It goes to 11: Silicon Florist is officially a tween

I’m tired, Portland. For any number of reasons. But mostly because — after more than a decade of writing this blog on a weekly basis — this community still feels like it needs a ton of work. You must be tired, too. Because you have all made a ridiculous amount of progress against any number of odds. And you’ve created and innovated and persevered. But there’s still so much more to do. And not a lot of help to do it.

I’m tired. But I’m tired for you. It shouldn’t have to be this hard.

I’m sorry. These posts tend to be a lot more chipper. And celebratory. They tend to be upbeat and positive. But I just can’t get there this year.

This year, it’s just felt difficult. And tiring. Not rewarding. Not progressive. Not innovative. Tiring.

So rather than paint it as something else, I thought I’d just let you know. That I’m tired. And feeling pretty defeated. And I know that you’re feeling that way, too.

But I think it’s important to realize, that even in that feeling of defeat, there are those bright spots. And that’s where we have to focus.

It’s hard to believe that it’s been 11 years since I registered the Silicon Florist URL — Silicon Forest was taken — and started writing about all of the amazing projects I was seeing. Back then, they weren’t even companies. They were just projects. Or blog posts. Or events.

And I still hadn’t figured out my voice at that point. I was often critical. Snarky. Derisive. It was a voice I had pulled over from previous blogging efforts. But I soon discovered that wasn’t the tone that we needed. Instead, the community needed to be built up. It needed a confidence boost. It needed positivity.

And since hitting upon that voice, I’ve tried to remain as positive as I can. But granted, at times, I still get stuff stuck in my craw. Or get to feeling down and defeated. But it takes quite a great deal to prevent me from seeing the positive side of what you and other Portland startups are trying to do.

Because I believe in you. And I want you to keep doing what you’re doing.

I’m still surprised that this effort even struck a chord. That people kept reading. And that folks continued to share what they were building with me. I’m still amazed by that. Every single day.

I’d been working in the startup community a dozen years before I even started Silicon Florist. And now, I’ve been working on Silicon Florist for nearly that long. Which is like an eon in Internet time. To appreciate how long, maybe it would be helpful to provide some context.

Just how long ago was 2007? Here are some milestones:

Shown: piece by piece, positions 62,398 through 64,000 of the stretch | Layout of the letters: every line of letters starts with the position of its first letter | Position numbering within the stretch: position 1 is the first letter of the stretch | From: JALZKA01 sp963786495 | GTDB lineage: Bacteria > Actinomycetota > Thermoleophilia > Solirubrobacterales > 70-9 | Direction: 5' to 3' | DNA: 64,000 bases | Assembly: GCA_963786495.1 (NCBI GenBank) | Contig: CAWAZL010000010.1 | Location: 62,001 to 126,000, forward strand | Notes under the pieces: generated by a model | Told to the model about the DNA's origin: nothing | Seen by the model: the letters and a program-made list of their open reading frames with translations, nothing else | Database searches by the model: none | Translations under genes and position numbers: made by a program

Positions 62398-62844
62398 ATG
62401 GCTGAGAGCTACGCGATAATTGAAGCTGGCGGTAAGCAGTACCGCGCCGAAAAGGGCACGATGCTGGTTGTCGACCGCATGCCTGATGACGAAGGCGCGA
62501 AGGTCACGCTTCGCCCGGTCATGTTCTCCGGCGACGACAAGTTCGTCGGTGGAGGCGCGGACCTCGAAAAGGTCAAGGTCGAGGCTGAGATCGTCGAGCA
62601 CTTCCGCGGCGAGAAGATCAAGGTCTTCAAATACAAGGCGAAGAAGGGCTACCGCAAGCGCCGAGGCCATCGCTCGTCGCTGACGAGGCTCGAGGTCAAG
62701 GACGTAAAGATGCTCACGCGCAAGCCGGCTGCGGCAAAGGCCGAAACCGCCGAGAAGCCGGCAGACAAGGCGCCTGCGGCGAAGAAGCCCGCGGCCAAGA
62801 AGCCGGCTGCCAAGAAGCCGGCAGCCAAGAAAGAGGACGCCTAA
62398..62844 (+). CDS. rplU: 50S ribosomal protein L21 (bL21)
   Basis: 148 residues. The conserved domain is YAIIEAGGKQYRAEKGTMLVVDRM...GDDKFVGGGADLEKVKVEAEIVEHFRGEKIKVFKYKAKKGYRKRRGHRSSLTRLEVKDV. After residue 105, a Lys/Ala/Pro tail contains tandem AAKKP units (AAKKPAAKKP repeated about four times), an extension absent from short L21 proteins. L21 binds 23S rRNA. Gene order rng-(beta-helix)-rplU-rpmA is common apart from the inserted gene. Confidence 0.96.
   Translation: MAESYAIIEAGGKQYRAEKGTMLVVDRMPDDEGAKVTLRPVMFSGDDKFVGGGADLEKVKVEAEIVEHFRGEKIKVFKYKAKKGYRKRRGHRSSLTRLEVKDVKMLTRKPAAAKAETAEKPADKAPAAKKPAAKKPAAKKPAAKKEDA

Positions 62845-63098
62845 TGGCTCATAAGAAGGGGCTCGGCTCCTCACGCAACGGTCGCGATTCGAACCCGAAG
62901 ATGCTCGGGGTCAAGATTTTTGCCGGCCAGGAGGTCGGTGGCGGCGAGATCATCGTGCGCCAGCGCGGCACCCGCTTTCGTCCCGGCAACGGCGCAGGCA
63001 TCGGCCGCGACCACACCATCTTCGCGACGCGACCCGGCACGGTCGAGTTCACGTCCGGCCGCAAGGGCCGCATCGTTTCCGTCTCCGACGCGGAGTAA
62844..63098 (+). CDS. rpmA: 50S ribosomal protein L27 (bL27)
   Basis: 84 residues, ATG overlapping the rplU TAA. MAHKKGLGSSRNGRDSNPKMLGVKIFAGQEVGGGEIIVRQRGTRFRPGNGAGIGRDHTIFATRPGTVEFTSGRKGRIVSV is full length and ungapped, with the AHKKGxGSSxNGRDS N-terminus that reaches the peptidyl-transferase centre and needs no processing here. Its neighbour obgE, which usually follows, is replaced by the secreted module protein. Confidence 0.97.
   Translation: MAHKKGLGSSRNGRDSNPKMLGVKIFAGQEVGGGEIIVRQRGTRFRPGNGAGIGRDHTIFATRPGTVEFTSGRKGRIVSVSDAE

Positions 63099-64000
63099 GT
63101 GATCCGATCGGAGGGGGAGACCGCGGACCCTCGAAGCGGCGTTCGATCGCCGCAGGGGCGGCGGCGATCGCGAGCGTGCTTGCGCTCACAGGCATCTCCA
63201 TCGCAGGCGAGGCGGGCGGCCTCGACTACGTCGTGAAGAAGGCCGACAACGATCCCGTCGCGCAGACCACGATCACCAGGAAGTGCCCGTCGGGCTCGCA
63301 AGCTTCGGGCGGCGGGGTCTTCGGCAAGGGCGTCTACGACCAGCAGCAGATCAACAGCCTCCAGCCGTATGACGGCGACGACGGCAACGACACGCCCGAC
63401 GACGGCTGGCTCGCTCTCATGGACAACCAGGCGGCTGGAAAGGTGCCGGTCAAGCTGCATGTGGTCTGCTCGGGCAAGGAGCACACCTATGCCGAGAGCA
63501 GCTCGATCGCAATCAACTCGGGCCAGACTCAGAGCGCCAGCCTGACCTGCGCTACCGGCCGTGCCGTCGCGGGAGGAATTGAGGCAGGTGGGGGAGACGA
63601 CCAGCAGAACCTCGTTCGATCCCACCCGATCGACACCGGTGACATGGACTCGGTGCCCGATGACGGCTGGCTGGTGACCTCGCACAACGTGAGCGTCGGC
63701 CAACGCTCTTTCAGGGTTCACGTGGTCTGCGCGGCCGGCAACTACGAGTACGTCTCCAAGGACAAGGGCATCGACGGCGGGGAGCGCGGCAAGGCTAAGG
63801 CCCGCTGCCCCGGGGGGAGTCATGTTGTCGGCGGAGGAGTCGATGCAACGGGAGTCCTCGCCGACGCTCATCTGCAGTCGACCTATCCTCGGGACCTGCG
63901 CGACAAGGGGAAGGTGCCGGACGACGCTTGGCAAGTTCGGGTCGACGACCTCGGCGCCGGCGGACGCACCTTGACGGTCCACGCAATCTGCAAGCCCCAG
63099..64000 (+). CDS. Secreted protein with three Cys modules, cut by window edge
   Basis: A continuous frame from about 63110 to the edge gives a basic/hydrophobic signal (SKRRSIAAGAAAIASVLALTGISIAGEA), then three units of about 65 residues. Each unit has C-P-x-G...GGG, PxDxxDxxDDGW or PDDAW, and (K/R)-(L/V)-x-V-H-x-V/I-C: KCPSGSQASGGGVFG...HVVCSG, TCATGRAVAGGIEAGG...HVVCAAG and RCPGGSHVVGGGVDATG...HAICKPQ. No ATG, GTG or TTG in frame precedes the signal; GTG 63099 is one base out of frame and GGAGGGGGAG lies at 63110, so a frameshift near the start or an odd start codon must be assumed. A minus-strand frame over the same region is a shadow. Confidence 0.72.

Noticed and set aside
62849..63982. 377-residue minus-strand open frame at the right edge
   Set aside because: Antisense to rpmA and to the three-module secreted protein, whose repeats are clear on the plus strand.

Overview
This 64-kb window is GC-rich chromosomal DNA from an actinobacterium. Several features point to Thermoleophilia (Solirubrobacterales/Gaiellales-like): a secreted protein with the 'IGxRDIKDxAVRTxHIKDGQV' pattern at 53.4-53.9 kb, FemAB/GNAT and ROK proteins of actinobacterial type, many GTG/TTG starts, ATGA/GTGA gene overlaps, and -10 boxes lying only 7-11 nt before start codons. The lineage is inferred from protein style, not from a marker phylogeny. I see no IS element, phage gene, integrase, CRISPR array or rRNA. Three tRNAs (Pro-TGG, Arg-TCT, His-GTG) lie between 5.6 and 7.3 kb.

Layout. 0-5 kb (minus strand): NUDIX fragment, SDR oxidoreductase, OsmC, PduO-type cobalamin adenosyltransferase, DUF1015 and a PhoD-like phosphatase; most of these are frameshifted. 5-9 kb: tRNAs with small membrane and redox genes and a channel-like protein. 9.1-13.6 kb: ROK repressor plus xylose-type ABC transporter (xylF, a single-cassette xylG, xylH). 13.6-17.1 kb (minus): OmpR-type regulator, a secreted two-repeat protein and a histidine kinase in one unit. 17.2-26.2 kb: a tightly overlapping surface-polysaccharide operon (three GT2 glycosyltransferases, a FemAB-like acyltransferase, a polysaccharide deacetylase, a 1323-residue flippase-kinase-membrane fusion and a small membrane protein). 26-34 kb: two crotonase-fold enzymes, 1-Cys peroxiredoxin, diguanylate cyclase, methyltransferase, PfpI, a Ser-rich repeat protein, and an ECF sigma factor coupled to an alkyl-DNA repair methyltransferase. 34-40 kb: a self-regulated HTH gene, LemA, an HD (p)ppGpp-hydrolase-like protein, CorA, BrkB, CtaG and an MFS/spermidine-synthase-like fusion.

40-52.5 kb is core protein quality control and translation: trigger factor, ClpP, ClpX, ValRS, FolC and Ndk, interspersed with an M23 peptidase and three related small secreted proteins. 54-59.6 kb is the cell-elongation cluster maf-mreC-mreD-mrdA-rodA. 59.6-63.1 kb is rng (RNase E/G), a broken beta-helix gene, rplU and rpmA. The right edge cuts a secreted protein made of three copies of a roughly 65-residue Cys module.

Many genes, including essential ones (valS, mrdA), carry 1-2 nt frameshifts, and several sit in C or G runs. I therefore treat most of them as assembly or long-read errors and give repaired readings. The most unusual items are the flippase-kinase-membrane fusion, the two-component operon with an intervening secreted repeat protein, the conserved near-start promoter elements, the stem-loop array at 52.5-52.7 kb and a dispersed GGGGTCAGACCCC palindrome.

• Jive Software was six years old, but it had only been in Portland for about three years. It would take another four years for it to IPO. Today, it no longer exists, here.
  • The dotcom bust was a mere six years behind us, at this point.
  • Puppet, then called Reductive Labs, was a couple of years old. It wouldn’t relocate to Portland until a couple of years later.
  • Elemental was founded in Portland two years before I started the blog.
  • Oregon Venture Fund, then the Oregon Angel Fund, would be founded the same year as Silicon Florist. Today, their IRR is significantly better than this blog’s.
  • Zapproved would be founded the following year.
  • The mortgage crisis and RIP Good Times would be the following year.
  • Simple still wouldn’t be founded for another two years. It wouldn’t relocate its headquarters to Portland until 2011.
  • Cloudability and Opal would be founded four years later, in 2011.
  • … and there are plenty of other examples.
  • From a broader startup scene perspective…
    • WordPress, the platform I chose for Silicon Florist, was four years old.
    • As was Techcrunch.
    • Facebook was a little over three years old.
    • Twitter was a little over a year old.
    • Digg was still a thing. Reddit wasn’t really yet.
    • The iPhone had just been released about a week prior.
    • Y Combinator hadn’t even relocated to the Bay Area yet.
  • And who would have thunk that, eleven years after the first words were typed here, that we’d have a startup accelerator focused on manufacturing, a far cry from open source software and a throwback to our region’s roots?

We’ve come a long way, Portland. But we’ve still got a long way to go. I think we can get there. But it’s going to take work. And we’re all tired. But we can do this. I know we can. Why?

Because I believe in you.

And thanks for believing in me the past 11 years. Here’s looking forward to year 12.

Previous Silicon Florist birthday posts

And while you’re here…

For more than a decade, I’ve been writing about — and connecting dots in — the Portland startup community. But now — at a time when many of the motivations that inspired me to start Silicon Florist continue to be issues — I’ve decided that it’s time to take that decade plus of experience and do more. I’m hoping you’ll consider being among all of the amazing folks supporting this effort. But if not, no hard feelings.